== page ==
BBC chief tells LGBT staff ‘they must get used to hearing views they don’t like’ in ‘hostile’ Zoom call amid backlash at withdrawal from controversial Stonewall scheme
- Fran Unsworth told staff they must get used to hearing opinions they disagreed
- She responded to questions during a Zoom call with corporation’s Pride network
- BBC left LGBT charity Stonewall’s Diversity Champion’s programme last week
A BBC chief told LGBT staff they will ‘hear things they do not personally like’ and they ‘have to get used to that, it has been reported.
During a meeting with the corporation’s Pride network the broadcaster’s head of news Fran Unsworth told employees they must get used to hearing opinions they disagreed with.
It came as she responded to questions that ‘implied people should not come across views they disliked’ during a Zoom call on Friday.
Ms Unsworth, who is set to leave her position in January, also told staff that these were the stories the corporation told to the public and they ‘could not walk away from the conversation’.
The meeting was also ‘extremely hostile’ to director general of the BBC Tim Davie, who spoke of his concerns that LGBT staff were leaving the corporation over its policies during the Zoom call, The Sunday Times reports.
Friday’s meeting came after the BBC announced it had become the latest organisation to ditch the LGBT charity Stonewall’s Diversity Champion’s programme.
The BBC’s head of news Fran Unsworth told employees they must get used to hearing opinions they disagreed with
Diversity Champions is a programme where companies sign up and pay for advice from Stonewall on how to create an inclusive environment for LGBT workers.
But it has been recently mired in controversy after its Chief executive Nancy Kelley claimed ‘gender critical’ beliefs – the belief that a person’s biological sex cannot be changed – were like anti-Semitism.
A source told The Sunday Times that Ms Unsworth told staff: ‘You’ll hear things you don’t personally like and see things you don’t like — that’s what the BBC is, and you have to get used to that.’
Another person said: ‘Fran was totally calm but determined about it.
‘She was reacting to questions from the network that implied people shouldn’t come across views they disliked.’
During the meeting Mr Davie, who was previously chairman of a lesbian, gay and bisexual working group at the BBC, told staff he would listen to their views and said it was a priority to make them feel comfortable at work.
But he was told by one employee he ‘was not in a position to make decisions on this issue, because he’s not trans’.
A BBC spokesperson told MailOnline: ‘The BBC has regular staff meetings and this meeting was constructive and useful.’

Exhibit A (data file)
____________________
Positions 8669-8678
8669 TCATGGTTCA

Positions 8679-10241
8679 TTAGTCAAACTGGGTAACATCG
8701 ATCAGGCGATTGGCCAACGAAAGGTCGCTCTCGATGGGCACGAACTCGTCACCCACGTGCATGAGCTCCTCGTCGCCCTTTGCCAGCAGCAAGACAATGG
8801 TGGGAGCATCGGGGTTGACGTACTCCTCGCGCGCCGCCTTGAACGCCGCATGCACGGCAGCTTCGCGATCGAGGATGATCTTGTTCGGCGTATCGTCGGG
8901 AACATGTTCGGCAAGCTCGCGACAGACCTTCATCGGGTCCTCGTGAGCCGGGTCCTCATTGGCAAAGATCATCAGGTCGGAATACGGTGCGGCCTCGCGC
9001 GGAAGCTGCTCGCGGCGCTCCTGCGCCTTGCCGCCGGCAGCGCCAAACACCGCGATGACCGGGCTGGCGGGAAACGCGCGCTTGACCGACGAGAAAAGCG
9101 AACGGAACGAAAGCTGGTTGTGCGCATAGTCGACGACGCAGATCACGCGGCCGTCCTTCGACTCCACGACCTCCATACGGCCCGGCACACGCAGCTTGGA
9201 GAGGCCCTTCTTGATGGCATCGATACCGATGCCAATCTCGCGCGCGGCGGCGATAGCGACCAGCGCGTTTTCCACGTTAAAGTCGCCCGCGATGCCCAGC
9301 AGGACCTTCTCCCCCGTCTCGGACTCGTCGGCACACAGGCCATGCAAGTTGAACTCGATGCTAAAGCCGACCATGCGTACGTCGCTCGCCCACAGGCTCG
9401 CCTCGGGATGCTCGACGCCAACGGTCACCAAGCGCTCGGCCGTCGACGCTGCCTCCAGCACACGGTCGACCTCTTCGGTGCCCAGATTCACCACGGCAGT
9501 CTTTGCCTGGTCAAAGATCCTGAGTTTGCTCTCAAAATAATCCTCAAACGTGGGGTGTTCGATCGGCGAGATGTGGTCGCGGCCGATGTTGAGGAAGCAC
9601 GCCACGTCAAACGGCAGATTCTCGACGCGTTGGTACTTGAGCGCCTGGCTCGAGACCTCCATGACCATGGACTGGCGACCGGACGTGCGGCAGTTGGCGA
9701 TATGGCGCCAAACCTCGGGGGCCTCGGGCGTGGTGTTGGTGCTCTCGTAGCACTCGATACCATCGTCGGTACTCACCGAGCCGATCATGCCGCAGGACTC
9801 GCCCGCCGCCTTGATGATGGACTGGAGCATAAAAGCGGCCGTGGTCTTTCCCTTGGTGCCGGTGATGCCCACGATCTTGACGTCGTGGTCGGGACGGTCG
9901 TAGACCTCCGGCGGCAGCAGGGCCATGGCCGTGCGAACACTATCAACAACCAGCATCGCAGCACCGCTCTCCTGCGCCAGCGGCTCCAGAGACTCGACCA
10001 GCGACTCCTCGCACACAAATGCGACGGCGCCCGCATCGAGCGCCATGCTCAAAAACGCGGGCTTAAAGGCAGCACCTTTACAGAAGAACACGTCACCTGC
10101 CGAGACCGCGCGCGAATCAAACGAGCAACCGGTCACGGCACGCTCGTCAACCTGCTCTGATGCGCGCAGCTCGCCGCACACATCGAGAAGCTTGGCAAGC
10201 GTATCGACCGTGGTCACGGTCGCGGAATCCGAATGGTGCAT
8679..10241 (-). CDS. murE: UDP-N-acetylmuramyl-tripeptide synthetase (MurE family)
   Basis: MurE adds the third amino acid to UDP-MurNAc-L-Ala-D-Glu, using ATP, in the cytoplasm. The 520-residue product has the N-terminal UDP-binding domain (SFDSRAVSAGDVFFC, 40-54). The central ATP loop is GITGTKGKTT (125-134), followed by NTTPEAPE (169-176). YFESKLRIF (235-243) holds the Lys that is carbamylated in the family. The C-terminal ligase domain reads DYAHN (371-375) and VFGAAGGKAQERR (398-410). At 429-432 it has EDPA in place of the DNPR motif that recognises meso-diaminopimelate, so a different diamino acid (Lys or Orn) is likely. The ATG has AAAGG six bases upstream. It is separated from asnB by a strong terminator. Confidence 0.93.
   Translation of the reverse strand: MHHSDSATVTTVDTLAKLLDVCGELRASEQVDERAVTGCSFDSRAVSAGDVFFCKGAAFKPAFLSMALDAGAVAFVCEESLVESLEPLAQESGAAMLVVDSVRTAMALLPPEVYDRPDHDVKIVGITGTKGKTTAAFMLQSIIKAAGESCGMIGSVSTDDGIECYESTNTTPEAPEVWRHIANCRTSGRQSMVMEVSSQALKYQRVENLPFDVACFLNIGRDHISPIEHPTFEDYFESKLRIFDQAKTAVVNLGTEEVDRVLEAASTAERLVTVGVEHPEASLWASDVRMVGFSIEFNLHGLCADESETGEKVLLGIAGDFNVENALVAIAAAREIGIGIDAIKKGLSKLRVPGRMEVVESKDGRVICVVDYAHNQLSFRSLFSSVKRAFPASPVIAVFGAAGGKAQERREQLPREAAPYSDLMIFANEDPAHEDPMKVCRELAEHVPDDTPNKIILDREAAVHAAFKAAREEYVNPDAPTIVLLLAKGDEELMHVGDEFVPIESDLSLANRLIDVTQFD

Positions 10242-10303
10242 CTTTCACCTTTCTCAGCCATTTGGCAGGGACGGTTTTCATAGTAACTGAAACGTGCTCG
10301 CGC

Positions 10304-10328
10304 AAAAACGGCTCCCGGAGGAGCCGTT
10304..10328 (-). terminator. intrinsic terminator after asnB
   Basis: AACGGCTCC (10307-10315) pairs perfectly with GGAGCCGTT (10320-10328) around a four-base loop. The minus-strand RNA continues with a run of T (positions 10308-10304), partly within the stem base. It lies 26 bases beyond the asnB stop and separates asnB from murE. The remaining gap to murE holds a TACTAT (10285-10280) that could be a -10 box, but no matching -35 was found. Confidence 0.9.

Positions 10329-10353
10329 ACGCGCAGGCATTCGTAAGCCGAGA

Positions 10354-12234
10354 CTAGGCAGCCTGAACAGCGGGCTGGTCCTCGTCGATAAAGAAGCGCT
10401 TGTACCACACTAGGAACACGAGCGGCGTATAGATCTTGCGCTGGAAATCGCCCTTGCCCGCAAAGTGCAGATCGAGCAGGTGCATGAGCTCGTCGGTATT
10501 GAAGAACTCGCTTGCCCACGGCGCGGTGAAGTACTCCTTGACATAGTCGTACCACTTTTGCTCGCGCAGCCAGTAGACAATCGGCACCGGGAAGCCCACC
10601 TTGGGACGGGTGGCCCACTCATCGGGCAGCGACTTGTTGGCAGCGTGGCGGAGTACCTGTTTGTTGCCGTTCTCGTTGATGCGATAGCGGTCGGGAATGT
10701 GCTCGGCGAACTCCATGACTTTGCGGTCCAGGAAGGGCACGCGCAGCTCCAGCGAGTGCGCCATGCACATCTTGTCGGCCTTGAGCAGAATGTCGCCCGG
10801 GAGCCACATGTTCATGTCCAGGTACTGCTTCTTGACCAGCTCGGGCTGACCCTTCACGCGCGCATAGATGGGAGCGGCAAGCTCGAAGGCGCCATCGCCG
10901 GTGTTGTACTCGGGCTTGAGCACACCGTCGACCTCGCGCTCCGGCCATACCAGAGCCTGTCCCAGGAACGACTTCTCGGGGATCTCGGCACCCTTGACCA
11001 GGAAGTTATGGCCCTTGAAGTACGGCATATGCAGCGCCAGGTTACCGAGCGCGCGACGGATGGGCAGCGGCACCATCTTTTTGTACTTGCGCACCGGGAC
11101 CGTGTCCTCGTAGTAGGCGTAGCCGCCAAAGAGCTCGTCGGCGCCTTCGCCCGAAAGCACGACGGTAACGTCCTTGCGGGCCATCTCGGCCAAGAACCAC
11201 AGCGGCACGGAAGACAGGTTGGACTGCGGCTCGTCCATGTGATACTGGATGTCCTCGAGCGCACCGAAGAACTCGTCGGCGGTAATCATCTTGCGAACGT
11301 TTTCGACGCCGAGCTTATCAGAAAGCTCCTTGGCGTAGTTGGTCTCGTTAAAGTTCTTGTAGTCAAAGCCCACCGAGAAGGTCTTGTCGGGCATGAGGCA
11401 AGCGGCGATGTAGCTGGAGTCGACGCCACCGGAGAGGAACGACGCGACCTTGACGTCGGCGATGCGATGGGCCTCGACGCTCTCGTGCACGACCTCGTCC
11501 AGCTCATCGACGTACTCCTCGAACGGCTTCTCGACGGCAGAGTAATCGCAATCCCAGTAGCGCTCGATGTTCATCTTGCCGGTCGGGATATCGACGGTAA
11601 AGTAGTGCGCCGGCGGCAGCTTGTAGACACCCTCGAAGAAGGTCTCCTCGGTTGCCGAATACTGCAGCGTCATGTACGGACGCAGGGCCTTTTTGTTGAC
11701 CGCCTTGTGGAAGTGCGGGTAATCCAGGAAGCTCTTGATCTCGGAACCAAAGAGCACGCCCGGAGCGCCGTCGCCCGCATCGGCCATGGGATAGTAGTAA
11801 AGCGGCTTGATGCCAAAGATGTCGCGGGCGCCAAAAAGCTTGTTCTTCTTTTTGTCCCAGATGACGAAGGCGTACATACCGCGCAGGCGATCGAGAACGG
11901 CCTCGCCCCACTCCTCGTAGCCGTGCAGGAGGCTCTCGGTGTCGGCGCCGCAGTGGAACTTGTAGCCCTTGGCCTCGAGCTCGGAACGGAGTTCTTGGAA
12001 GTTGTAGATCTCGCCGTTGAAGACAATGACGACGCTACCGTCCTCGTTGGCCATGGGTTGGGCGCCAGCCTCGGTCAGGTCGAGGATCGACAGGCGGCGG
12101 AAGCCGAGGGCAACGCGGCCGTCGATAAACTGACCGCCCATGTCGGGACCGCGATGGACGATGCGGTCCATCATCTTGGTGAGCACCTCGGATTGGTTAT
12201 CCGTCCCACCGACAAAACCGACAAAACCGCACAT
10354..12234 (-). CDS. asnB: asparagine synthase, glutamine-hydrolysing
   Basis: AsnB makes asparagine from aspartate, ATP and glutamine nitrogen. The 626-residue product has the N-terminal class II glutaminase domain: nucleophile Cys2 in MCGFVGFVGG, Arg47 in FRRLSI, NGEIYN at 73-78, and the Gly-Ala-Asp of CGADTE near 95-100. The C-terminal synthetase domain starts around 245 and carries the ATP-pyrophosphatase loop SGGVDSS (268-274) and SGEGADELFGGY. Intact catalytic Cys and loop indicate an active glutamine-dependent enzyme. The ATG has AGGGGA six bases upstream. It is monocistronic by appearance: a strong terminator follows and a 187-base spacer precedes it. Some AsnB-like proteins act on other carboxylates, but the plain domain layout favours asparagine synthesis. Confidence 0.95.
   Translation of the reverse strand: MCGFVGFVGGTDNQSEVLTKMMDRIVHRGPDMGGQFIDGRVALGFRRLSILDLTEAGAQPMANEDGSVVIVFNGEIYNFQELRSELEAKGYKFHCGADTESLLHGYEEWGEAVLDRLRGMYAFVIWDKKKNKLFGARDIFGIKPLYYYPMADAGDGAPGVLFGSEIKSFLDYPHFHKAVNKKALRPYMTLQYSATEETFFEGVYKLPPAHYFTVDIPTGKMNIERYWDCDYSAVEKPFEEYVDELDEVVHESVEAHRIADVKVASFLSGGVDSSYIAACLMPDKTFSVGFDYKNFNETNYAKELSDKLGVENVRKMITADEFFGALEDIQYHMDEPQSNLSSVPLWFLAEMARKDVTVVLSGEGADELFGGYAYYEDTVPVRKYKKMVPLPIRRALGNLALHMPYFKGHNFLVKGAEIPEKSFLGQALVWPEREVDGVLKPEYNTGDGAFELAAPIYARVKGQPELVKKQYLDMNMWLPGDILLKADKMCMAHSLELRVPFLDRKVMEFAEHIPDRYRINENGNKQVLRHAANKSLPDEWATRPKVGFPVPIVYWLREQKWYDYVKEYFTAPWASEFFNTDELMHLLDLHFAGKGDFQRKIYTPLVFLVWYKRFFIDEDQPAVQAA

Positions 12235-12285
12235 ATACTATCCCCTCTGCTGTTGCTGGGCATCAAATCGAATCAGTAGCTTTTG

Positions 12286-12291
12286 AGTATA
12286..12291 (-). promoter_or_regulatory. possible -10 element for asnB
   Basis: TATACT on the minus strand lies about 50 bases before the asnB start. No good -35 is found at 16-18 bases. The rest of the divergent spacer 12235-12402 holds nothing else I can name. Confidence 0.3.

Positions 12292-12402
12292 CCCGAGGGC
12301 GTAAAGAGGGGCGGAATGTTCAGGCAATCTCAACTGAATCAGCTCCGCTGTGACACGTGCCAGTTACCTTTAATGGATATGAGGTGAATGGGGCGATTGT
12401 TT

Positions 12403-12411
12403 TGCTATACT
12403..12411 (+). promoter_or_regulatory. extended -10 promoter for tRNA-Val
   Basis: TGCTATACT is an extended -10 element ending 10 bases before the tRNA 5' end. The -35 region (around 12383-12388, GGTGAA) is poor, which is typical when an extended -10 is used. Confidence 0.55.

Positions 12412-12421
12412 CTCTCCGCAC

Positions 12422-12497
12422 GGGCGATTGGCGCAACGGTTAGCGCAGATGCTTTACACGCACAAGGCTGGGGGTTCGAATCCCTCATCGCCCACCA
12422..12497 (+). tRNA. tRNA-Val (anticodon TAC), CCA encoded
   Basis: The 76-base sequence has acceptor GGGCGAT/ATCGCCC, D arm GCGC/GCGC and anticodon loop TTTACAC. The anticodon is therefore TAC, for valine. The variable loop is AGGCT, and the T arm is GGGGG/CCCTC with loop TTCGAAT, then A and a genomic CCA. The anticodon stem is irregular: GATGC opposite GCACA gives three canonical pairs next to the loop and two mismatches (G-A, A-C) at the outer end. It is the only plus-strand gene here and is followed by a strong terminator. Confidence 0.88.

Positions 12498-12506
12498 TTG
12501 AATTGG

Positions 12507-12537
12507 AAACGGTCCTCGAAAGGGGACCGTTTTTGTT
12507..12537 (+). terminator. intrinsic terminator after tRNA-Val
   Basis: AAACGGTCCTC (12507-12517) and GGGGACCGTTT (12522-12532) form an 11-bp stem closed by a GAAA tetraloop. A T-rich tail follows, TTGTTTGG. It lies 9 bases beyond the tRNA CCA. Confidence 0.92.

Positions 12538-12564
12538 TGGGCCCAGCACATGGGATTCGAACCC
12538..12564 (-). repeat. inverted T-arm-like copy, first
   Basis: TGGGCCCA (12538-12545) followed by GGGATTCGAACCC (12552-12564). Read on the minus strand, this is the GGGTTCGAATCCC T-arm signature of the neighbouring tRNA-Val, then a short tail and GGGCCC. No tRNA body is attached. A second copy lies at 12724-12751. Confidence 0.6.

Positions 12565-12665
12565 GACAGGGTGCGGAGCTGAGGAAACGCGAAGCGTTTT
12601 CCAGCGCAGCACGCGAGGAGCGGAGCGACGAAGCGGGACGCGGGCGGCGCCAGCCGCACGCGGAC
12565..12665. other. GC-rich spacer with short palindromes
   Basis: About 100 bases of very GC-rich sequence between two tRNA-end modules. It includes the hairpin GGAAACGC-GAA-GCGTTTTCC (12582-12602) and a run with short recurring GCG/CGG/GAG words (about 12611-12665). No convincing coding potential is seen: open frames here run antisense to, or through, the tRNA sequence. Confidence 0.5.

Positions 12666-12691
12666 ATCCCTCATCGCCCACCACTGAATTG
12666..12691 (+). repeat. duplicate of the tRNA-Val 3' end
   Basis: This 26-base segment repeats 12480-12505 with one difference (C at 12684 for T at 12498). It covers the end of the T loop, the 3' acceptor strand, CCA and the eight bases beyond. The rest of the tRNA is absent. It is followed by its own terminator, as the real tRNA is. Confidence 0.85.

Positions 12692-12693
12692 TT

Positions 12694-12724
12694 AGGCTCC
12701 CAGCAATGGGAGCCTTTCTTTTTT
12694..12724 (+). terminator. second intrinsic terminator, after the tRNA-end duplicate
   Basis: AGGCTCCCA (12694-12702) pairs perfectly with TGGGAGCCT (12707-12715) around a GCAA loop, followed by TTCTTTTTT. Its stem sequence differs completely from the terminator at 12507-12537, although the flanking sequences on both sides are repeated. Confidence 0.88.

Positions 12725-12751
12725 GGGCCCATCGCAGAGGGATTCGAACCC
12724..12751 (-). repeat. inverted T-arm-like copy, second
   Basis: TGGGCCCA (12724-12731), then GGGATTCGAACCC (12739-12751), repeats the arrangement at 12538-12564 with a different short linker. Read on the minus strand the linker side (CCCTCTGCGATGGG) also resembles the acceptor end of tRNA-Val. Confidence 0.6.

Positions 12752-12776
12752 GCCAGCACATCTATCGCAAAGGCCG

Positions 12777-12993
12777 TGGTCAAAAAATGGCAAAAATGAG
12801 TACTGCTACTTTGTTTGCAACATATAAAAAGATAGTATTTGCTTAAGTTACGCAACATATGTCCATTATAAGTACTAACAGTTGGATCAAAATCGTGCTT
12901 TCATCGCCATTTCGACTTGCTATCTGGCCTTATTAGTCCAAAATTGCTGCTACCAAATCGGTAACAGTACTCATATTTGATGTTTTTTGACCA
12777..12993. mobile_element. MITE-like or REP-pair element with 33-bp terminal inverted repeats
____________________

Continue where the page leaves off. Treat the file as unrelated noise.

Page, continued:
Last week the BBC confirmed it was withdrawing from Stonewall’s Diversity Champion’s programme.
It came in the wake of Ofcom, the Equality and Human Rights Commission and others quitting the scheme.
A BBC spokesperson said: ‘The BBC is fully committed to being an industry-leading employer on LGBTQ+ inclusion. We are proud of our lesbian, gay, bisexual and trans colleagues and we support them to have fulfilling careers at the BBC.
The BBC recently announced it had become the latest organisation to ditch the LGBT charity Stonewall’s Diversity Champion’s programme
At least eight major organisations have left the Stonewall group’s controversial scheme
BBC’s impending departure comes after others, who include Ofcom abandoned programme
Organisations that have quit Stonewell’s scheme so far
Equality and Human Rights Commission
Department of Health
Ministry of Justice
‘Along with many other UK employers, the BBC has participated in Stonewall’s Diversity Champions Programme to support our objective to create a fully inclusive workplace.
‘However, over time our participation in the Programme has led some to question whether the BBC can be impartial when reporting on public policy debates where Stonewall is taking an active role.
‘After careful consideration, we believe it is time to step back from the Diversity Champions Programme and will also no longer participate in Stonewall’s Workplace Equality Index.
‘Being a part of the Diversity Champions Programme has never required the BBC to support the campaigns of Stonewall, nor its policy positions.
‘As a broadcaster, we have our own values and editorial standards – these are clearly set out and published in our Editorial Guidelines. We are also governed by the Royal Charter and the Ofcom Broadcasting Code. Our journalists continue, as ever, to report a full range of perspectives on stories.
‘Although the BBC will not be renewing its participation in the Diversity Champions Programme, in the future we will continue to work with a range of external organisations, including Stonewall, on relevant projects to support our LGBTQ+ staff.’
Stonewall said it was ‘a shame’ that the BBC had left the scheme, adding in a hard-hitting statement: ‘Many of the arguments against trans people today are simply recycled homophobia from the 80s and 90s.
‘We all remember being told gay people were predators and lesbians were a threat in single-sex spaces.
‘That wasn’t true of lesbians, bi and gay people then, and it isn’t true of trans people now.’
Matthew Parris, the journalist and former MP who co-founded Stonewall in 1989, this year accused the group of becoming ‘tangled up in the trans issue’ and ‘cornered into an extremist stance’.
Last month a BBC source told VICE News: ‘BBC bosses feel that they can’t allow the organisation to be connected to Stonewall in any way, because the BBC needs to be ‘impartial on LGBT lives’.
‘So the current plan is to quietly withdraw from the scheme, by just not renewing their membership. I’m super scared about this sliding back on supporting LGBT employees.’
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